Vulnerability scanning aims to reveal security weaknesses in an application by using automated tools to assess its code, design, and functionality. Design flaws which lead to vulnerabilities like Cross Site Scripting (XSS), SQL Injection, path disclosure, and other vulnerabilities found in the OWASP Top 10.
Understanding what vulnerabilities exist and identifying those relevant to your application will be the first step in implementing vulnerability scanning practices. The OWASP Top 10 is an excellent resource that will call your attention to a short list of established threats. Integrating additional lists like the CWE/SANS Top 25 will help fill gaps and provide a complete vulnerability mitigation strategy.
Source: OWASP Top 10 2017
The vulnerability scanner selection process will begin by identifying organizational requirements which can be divided into four broad categories: cost, usability, update frequency, and support.
Technical requirements will eventually come to influence the selection process. The Web Application Security Scanner Evaluation Criteria’s (WASSEC) objective is to create vendor-neutral guidelines focusing on technical considerations to help security professionals choose the best scanner and also compliance requirements like those of the Payment Card Industry Data Security Standard (PCI-DSS). WASSEC has published a detailed document to this end describing an ideal scanner evaluation which outlines eight categories, listed below.
Black box scanners evaluate an application’s security through automated language agnostic functionality assessments. The following list outlines code design techniques black box testing evaluates.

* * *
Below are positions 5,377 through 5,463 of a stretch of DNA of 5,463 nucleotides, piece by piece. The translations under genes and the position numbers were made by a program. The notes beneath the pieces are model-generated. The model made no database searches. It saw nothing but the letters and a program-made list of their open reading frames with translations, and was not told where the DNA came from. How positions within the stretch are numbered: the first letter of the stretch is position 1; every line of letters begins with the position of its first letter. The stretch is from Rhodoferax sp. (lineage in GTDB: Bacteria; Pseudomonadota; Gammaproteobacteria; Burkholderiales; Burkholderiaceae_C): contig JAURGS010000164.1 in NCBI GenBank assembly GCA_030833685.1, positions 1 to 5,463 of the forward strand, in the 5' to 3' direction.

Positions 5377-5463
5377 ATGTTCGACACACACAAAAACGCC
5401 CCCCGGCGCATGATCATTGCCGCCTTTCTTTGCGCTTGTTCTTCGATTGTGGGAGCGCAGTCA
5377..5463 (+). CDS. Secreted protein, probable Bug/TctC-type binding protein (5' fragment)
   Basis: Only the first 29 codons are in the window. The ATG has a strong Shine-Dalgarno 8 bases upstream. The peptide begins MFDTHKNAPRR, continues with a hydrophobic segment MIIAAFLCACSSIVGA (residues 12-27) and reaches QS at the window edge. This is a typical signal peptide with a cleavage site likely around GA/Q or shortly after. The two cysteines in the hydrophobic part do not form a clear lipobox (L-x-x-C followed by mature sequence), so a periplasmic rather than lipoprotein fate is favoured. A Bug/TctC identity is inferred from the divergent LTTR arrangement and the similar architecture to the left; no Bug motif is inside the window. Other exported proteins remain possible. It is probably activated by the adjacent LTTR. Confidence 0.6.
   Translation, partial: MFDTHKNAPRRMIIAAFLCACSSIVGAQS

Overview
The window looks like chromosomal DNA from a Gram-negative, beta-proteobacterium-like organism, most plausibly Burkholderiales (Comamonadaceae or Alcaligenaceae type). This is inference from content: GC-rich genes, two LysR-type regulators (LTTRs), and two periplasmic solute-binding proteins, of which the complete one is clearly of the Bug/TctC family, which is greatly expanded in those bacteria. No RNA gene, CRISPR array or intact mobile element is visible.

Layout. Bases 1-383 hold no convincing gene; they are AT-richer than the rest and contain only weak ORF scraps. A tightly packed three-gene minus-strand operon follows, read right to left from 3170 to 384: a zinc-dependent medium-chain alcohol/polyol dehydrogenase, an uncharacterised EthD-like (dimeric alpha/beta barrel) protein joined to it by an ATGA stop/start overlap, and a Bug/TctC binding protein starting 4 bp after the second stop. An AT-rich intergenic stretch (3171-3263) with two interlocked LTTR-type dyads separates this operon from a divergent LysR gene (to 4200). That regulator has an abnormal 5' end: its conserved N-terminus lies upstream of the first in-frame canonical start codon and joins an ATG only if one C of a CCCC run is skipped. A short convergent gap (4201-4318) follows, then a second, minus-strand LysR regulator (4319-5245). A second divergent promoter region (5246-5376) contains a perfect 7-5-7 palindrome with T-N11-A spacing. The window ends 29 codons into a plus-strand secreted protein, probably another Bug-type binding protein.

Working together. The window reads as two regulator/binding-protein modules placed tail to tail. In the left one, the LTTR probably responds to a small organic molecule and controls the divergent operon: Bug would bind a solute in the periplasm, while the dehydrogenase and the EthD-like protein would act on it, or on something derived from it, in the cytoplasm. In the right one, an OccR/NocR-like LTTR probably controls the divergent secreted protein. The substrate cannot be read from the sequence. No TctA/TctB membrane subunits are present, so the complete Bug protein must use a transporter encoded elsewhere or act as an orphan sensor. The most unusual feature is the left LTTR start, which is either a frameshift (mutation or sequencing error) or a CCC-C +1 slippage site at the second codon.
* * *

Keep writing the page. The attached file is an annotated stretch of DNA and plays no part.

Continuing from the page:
The implementation of vulnerability scanning processes will require a strategic approach. To start, scanning tools should be calibrated once a list of relevant vulnerabilities has been compiled. Calibration will ensure your scanning tool is capable of detecting the vulnerabilities being sought within your application and its environment.
Employing multiple vulnerability scanners and creating multiple scanning profiles for each will help minimize blind spots, establishing stronger security practices. Furthermore, documenting scanner attributes like software versions, configurations, and environments will increase the value of reports generated by scanning practices. Lastly, rating the performance of each scanner used by your organization will improve future scanning efforts, allowing you to quickly select and employ the best scanner for an application and its specific environment.
In all cases, it should be noted that attackers will have access to the same scanners you use to analyze your applications giving you an opportunity to locate vulnerabilities before an attacker has the opportunity to exploit them. However, relying entirely on publicly available vulnerability lists, tools, and their default configurations will leave your application open to attack from threats not popular enough to make lists like the OWASP’s Top 10 or detected by default configurations creating a blind spot in your security coverage. Furthermore, the perpetual existence of unknown vulnerabilities ensures that a blind spot will be a constant fixture within your application security landscape. Consequently, employing a strategy which uses custom rules, integrates application specific plugins, and remains vigilant for new threats will give you a strong chance of mitigating not only the threats you know exist but those you aren’t yet aware of.
Choosing the right scanner will require identifying project objectives, scanner requirements, and also organizational requirements such as price, usability, and support. Vulnerability scanning is an essential component of application security efforts and its ability to analyze an application’s functionality, code, and structure with the help of both white and black box testing will give application security teams a unique perspective by which security can be improved.